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Sen. Elizabeth Warren (D-Mass.) attends a rally for then-congressional Democratic candidate Ayanna Pressley on Sept. 9, 2018. Photo: Scott Eisen/Getty Images

Rep. Ayanna Pressley (D-Mass.) announced Wednesday that she is endorsing Sen. Elizabeth Warren for president, breaking ranks with other members of "the Squad," a group of four progressive first-term Democratic congresswomen.

Why it matters: The backing marks one of Warren's highest-profile endorsements, though it's not a huge surprise as the two previously campaigned together while running for Senate and the House in Massachusetts last year. The other members of the Squad — Reps. Alexandria Ocasio-Cortez (D-N.Y.), Ilhan Omar (D-Minn.) and Rashida Tlaib (D-Mich.) — endorsed Sen. Bernie Sanders last month.

What she's saying:

"You've all heard about the senator's plans but here's the thing: The plans are about power, who has it, who refuses to let it go, and who deserves more of it. For Elizabeth and for me, power belongs in the hands of the people. That's why she's fighting for fundamental change that restores power to those who've been left behind, and centers those who've never had access to it in the first place."
— Ayanna Pressley in a video

Between the lines: The New York Times' Astead Herndon notes that Pressley was a surrogate for Hillary Clinton in 2016 and was never as tied to Sanders as the other members of the Squad. He argues that this endorsement is about Massachusetts and will "aid speculation that Pressley is heir apparent for Warren's Senate seat."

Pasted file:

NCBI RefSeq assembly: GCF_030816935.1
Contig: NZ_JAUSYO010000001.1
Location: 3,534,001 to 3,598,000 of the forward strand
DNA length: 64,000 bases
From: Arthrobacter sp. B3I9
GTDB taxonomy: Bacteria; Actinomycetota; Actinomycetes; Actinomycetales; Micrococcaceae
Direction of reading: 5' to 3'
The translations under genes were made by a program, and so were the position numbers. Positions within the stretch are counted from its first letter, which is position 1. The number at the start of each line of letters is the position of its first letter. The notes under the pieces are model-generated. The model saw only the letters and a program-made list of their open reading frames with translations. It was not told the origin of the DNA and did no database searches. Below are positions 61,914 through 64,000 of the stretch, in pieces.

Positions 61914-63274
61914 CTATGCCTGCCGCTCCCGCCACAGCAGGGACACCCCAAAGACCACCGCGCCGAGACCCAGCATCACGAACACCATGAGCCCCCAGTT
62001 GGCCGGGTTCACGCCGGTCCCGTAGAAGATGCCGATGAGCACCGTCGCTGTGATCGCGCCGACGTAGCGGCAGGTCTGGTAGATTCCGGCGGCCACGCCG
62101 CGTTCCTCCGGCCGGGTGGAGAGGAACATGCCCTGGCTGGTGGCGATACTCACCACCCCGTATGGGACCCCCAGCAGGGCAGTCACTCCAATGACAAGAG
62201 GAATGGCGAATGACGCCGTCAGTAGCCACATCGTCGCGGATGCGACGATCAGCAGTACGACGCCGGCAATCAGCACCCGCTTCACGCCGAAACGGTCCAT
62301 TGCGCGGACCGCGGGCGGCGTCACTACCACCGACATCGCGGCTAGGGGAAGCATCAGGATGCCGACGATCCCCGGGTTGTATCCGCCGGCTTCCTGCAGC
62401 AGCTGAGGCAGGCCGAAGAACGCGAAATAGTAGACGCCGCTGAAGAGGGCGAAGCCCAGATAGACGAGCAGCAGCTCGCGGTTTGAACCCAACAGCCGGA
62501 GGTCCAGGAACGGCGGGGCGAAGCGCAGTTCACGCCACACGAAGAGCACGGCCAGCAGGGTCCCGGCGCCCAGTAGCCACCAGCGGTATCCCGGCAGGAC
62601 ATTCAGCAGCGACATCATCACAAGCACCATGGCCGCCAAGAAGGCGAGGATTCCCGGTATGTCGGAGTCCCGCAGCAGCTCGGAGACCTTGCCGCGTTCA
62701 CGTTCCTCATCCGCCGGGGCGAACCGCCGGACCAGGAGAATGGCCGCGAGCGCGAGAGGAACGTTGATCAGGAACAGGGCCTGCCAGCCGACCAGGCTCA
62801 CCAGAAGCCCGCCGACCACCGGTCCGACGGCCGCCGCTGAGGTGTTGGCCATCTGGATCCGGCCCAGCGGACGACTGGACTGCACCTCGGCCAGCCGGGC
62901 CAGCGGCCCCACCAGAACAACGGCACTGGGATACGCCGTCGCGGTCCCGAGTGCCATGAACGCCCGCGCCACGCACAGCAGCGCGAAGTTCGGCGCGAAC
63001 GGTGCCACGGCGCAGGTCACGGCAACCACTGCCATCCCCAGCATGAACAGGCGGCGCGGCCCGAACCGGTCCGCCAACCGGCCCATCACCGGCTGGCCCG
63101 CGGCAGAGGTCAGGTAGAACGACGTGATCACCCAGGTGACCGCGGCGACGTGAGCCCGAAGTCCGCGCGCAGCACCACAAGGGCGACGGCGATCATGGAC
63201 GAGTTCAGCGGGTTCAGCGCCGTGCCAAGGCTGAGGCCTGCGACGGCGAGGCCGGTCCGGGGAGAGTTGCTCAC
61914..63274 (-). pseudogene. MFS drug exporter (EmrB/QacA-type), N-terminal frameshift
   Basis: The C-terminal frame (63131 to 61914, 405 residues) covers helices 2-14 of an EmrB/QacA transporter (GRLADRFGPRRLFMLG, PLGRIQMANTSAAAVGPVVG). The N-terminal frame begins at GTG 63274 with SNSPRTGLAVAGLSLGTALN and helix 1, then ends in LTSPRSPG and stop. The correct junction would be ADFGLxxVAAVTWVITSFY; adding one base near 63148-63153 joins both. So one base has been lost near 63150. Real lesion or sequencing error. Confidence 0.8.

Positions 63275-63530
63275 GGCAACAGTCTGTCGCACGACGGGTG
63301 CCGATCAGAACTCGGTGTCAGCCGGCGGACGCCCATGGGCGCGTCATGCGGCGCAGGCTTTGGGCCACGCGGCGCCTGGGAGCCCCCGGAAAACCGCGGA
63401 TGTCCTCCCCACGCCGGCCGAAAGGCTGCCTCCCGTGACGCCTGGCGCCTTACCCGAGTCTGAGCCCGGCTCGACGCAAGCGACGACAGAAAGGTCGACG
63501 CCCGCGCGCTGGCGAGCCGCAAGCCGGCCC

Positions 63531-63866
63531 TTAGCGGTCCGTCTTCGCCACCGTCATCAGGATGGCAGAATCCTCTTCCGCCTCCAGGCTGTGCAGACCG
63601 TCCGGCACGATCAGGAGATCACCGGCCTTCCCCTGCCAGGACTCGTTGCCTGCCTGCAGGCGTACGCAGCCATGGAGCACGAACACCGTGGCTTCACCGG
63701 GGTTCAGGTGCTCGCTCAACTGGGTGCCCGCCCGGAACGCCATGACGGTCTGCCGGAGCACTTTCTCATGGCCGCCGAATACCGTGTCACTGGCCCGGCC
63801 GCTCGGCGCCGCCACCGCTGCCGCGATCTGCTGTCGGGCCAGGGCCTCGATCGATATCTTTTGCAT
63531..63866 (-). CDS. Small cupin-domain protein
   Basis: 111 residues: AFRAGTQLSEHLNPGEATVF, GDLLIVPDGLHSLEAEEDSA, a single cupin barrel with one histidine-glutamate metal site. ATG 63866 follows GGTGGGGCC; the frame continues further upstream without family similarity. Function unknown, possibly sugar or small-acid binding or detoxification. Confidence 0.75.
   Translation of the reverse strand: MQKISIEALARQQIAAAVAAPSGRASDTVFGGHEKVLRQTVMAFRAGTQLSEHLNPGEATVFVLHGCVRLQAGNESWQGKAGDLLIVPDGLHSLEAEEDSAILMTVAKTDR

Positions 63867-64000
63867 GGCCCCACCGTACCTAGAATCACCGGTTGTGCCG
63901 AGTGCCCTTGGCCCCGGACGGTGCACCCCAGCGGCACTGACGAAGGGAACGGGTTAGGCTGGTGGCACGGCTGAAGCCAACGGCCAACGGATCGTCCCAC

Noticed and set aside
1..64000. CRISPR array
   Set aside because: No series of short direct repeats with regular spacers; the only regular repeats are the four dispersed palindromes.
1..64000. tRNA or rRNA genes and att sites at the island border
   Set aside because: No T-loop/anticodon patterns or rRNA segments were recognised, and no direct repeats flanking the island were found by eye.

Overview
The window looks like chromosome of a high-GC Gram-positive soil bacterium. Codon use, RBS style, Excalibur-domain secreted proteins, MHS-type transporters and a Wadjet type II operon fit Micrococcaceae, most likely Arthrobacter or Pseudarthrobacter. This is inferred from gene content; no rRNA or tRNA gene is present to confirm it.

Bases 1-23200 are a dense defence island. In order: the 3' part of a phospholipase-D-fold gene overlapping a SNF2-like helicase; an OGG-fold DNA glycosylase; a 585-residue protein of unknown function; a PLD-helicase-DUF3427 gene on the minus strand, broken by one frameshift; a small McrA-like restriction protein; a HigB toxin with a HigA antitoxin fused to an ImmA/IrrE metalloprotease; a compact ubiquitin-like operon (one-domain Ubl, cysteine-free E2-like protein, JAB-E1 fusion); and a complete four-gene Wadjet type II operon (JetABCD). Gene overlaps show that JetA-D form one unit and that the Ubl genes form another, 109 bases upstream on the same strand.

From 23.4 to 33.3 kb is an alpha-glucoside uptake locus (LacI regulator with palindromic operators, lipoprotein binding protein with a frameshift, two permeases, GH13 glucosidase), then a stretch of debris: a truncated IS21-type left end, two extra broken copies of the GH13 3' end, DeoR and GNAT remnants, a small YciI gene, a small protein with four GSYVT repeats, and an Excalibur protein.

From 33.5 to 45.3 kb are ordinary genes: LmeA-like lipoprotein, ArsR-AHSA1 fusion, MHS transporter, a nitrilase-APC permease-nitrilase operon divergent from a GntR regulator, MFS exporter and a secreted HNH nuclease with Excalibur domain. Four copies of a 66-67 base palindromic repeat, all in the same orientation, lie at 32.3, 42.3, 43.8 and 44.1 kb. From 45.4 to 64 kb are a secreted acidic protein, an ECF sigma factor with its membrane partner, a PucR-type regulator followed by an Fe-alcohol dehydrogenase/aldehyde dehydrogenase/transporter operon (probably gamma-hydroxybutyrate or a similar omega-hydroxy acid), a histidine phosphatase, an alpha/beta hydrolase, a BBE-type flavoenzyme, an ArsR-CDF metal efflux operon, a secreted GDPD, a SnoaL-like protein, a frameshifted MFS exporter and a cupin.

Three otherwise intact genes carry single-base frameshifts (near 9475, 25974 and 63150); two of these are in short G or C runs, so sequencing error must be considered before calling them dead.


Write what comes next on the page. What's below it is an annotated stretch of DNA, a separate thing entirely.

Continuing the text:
Go deeper: The Warren-Sanders turning point

Go deeper

Republicans pledge to set aside differences and work with Biden

President Biden speaks to Sen. Mitch McConnell after being sworn in at the West Front of the U.S. Capitol on Wednesday. Photo: Erin Schaff-Pool/Getty Images

Several Republicans praised President Biden's calls for unity during his inaugural address on Wednesday and pledged to work together for the benefit of the American people.

Why it matters: The Democrats only have a slim majority in the Senate and Biden will likely need to work with the GOP to pass his legislative agenda.

The Biden protection plan

Joe Biden announces his first run for the presidency in June 1987. Photo: Howard L. Sachs/CNP/Getty Images

The Joe Biden who became the 46th president on Wednesday isn't the same blabbermouth who failed in 1988 and 2008.

Why it matters: Biden now heeds guidance about staying on task with speeches and no longer worries a gaffe or two will cost him an election. His staff also limits the places where he speaks freely and off the cuff. This Biden protective bubble will only tighten in the months ahead, aides tell Axios.

Bush labels Clyburn the “savior” for Democrats

House Majority Whip James Clyburn takes a selfie Wednesday with former President George W. Bush. Photo: Patrick Semansky-Pool/Getty Images

Former President George W. Bush credited Rep. James Clyburn with being the "savior" of the Democratic Party, telling the South Carolinian at Wednesday's inauguration his endorsement allowed Joe Biden to win the party's presidential nomination.

Why it matters: The nation's last two-term Republican president also said Clyburn's nod allowed for the transfer of power, because he felt only Biden had the ability to unseat President Trump.